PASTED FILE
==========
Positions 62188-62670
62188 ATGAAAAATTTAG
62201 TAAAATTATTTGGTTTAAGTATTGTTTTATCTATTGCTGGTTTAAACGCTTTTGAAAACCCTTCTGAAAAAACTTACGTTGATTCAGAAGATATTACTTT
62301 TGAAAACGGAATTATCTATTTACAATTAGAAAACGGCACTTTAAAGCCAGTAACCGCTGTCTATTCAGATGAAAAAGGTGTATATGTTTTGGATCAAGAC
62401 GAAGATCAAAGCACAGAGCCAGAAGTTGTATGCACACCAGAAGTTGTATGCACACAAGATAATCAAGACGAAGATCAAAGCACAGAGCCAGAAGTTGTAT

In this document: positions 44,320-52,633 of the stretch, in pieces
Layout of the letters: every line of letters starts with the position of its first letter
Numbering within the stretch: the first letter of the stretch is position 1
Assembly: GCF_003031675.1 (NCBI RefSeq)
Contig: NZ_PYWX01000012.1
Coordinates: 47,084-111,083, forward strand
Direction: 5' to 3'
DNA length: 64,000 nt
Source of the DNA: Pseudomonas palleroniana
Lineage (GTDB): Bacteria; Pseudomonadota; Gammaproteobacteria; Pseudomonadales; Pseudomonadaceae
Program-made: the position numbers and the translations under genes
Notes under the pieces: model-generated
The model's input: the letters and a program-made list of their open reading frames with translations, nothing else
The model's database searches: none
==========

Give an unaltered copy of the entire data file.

Positions 62188-62670
62188 ATGAAAAATTTAG
62201 TAAAATTATTTGGTTTAAGTATTGTTTTATCTATTGCTGGTTTAAACGCTTTTGAAAACCCTTCTGAAAAAACTTACGTTGATTCAGAAGATATTACTTT
62301 TGAAAACGGAATTATCTATTTACAATTAGAAAACGGCACTTTAAAGCCAGTAACCGCTGTCTATTCAGATGAAAAAGGTGTATATGTTTTGGATCAAGAC
62401 GAAGATCAAAGCACAGAGCCAGAAGTTGTATGCACACCAGAAGTTGTATGCACACAAGATAATCAAGACGAAGATCAAAGCACAGAGCCAGAAGTTGTAT

In this document: positions 44,320-52,633 of the stretch, in pieces
Layout of the letters: every line of letters starts with the position of its first letter
Numbering within the stretch: the first letter of the stretch is position 1
Assembly: GCF_003031675.1 (NCBI RefSeq)
Contig: NZ_PYWX01000012.1
Coordinates: 47,084-111,083, forward strand
Direction: 5' to 3'
DNA length: 64,000 nt
Source of the DNA: Pseudomonas palleroniana
Lineage (GTDB): Bacteria; Pseudomonadota; Gammaproteobacteria; Pseudomonadales; Pseudomonadaceae
Program-made: the position numbers and the translations under genes
Notes under the pieces: model-generated
The model's input: the letters and a program-made list of their open reading frames with translations, nothing else
The model's database searches: none